Our Easter Resolution: Become an Eternal Offering, A Living Sacrifice
Mar 9, 2024

Our Easter Resolution: Become an Eternal Offering, A Living Sacrifice

For some of us (many of us?), the Lenten resolutions that began back on Ash Wednesday may have fallen by the wayside. Our road to Easter joy might not be as we had planned. Weak wills, self-justified exceptions and exemptions, or life’s legitimate twists and turns may have found us approaching Easter in about the same shape as when we set off.

Oh well, there’s always next year. (Maybe…)

But why wait for what may not happen? Between this Lenten season and the next, there is another chance at Easter glory. In fact, the Easter season—or, better, the Triduum that precedes it—is the perfect time to make a new resolution for a new life. The not-so-hidden secret to this last-minute yet genuine opportunity for renewal is found in the Eucharistic Prayer of the Mass.

Just as the Paschal Triduum of Jesus’ suffering, death, resurrection, and ascension marks the center of the liturgical year, so the Liturgy of the Eucharist forms the heart of the Mass. It is during the Eucharistic Prayers that we ask the Father to “make of us an eternal offering” (Eucharistic Payer III) and, having offered ourselves, to “become a living sacrifice in Christ to the praise of your glory” (Eucharistic Prayer IV). But what do we mean when we pray to become an “eternal offering” and a “living sacrifice”? And why should we want to become these?

“Sacrifice,” Pope Benedict XVI observed, “is a concept that has been buried under the debris of endless misunderstandings” (The Spirit of the Liturgy (San Francisco: Ignatius Press, 2000), p.27). The misunderstood and all-too-common view of “sacrifice” sees it principally as giving up, losing out, or destruction. But how, he goes on to ask, is God satisfied by our suffering pain or loss? Is God somehow more glorified by destruction? Is this why the Father was pleased by what he saw on Calvary—the torture and death of his only beloved Son—and why he opened the gates of paradise to the race that destroyed him? “Obviously not,” Pope Benedict says. “Belonging to God has nothing to do with destruction or non-being” (p.28).

So, if “sacrifice” is not, at its core, destruction (even though sacrifice very well may include pain and loss), what is the true understanding of sacrifice? In a series of remarkable phrases, Benedict proposes that sacrifice is essentially loving union with God. Sacrifice “in its essence is simply returning to love and therefore divinization” (p.33). “The essence of worship, of sacrifice [is] growth in love” (p.33). Sacrifice is “transformation into love” (p.47). Sacrifice “is humanity becoming love with Christ” (p.76). “True ‘sacrifice’ is the civitas Dei, that is, love-transformed mankind, the divinization of creation and the surrender of all things to God: God all in all (cf. 1 Cor 15:28). That is the purpose of the world. That is the essence of sacrifice and worship” (27-8).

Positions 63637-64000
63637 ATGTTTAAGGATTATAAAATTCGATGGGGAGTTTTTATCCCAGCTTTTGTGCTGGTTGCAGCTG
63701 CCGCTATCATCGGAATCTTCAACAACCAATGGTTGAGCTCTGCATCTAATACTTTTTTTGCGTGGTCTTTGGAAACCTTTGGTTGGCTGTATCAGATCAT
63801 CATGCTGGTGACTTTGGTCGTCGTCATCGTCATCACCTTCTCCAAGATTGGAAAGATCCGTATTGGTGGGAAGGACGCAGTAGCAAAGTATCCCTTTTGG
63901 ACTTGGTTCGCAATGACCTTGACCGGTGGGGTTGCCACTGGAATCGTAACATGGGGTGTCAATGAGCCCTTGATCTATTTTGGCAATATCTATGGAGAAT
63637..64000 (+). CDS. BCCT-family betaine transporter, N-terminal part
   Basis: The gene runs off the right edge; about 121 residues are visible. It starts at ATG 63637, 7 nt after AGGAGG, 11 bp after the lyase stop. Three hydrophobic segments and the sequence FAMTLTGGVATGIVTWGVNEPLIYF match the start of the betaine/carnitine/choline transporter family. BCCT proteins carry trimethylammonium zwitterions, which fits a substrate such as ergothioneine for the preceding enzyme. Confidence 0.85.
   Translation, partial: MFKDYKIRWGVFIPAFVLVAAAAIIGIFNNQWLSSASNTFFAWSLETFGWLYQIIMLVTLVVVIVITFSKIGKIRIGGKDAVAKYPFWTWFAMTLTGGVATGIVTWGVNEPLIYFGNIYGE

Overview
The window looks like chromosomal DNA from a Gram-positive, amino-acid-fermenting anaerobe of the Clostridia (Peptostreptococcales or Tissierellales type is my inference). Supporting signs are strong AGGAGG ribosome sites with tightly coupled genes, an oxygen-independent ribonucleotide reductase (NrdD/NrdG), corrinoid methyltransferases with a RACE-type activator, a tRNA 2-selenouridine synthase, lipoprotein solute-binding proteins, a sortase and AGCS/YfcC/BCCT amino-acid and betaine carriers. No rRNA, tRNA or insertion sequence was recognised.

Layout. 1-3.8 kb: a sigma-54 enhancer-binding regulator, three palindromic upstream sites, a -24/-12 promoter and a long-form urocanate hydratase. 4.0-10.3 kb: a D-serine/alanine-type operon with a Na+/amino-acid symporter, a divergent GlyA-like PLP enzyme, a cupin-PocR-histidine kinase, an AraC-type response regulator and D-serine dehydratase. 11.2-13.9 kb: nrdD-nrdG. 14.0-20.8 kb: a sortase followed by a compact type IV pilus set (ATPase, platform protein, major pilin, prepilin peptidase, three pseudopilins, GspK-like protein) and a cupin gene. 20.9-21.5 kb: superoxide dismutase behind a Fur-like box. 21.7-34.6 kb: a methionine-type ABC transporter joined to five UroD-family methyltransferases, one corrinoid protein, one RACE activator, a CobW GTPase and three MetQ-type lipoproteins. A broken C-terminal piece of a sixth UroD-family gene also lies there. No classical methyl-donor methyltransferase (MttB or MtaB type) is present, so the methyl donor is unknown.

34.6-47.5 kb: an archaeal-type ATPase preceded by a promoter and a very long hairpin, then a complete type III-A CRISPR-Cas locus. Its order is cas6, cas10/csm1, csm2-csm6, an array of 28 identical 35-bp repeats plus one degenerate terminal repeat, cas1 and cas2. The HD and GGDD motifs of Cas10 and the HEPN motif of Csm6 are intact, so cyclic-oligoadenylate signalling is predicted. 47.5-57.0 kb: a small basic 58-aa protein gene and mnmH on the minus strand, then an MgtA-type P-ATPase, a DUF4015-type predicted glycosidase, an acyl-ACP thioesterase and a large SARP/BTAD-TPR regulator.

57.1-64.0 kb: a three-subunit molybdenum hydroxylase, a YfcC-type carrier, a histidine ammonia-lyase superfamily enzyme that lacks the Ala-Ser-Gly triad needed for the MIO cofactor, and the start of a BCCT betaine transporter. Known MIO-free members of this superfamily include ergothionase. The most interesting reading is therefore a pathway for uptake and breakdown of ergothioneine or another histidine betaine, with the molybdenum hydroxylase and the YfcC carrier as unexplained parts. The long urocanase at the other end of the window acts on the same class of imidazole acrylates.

I wonder if my Lenten resolutions—and if my progress along the Lenten path—would have been any different had I seen clearly that “sacrifice” and “offering” are, at their core, a loving union with and transformation into God?

But it is precisely this “returning to love,” this “transformation into love” that we pray for, work toward, and should expect when the Liturgy of the Eucharist asks that we become “eternal offerings” and “living sacrifices.” Far from signing up to be perpetually slaughtered and destroyed, we can experience the power of the Eucharistic prayer to change us, even divinize us, if we resolve (such is our Easter resolution) to become one with Christ, in the Spirit, in union with his Father. As St. Paul says (in perhaps Pope Benedict’s favorite quote from scripture): “I urge you therefore, brothers, by the mercies of God, to offer your bodies as a living sacrifice, holy and pleasing to God, your spiritual worship. Do not conform yourselves to this age but be transformed by the renewal of your mind, that you may discern what is the will of God, what is good and pleasing and perfect” (Romans 12:1-2).

It is “this age” that deals in death and destruction, divorced as it is from God. But to “offer our bodies as a living sacrifice” gives true life. If you’ll allow just one last quote from Pope Benedict, the abundant life of one who has made himself, in God, an “eternal offering” and a “living sacrifice” is beyond measure. “‘Eternal life’ is not…life after death, in contrast to this present life, which is transient and not eternal. ‘Eternal life’ is life itself, real life, which can also be lived in the present age and is no longer challenged by physical death. This is the point: to seize ‘life’ here and now, real life that can no longer be destroyed by anything or anyone. …[A] distinguishing feature of the disciple of Jesus is that he ‘lives’: beyond the mere fact of existing, he has found and embraced the real life that everyone is seeking. On the basis of such texts, the early Christians called themselves simply ‘the living’ (hoi zōntes). They had found what all are seeking—life itself, full and, hence, indestructible life” (Jesus of Nazareth: Holy Week (San Francisco: Ignatius Press, 2011), 82-83).

If this is what becoming an eternal offering and a living sacrifice means, let us resolve to do it! The Paschal Mystery of Christ, now present to us in the Eucharistic Prayer, has power (almost) beyond belief. And it is ours for the taking.

Image Source: AB/Wikimedia. Sacrifice of Isaac, by Caravaggio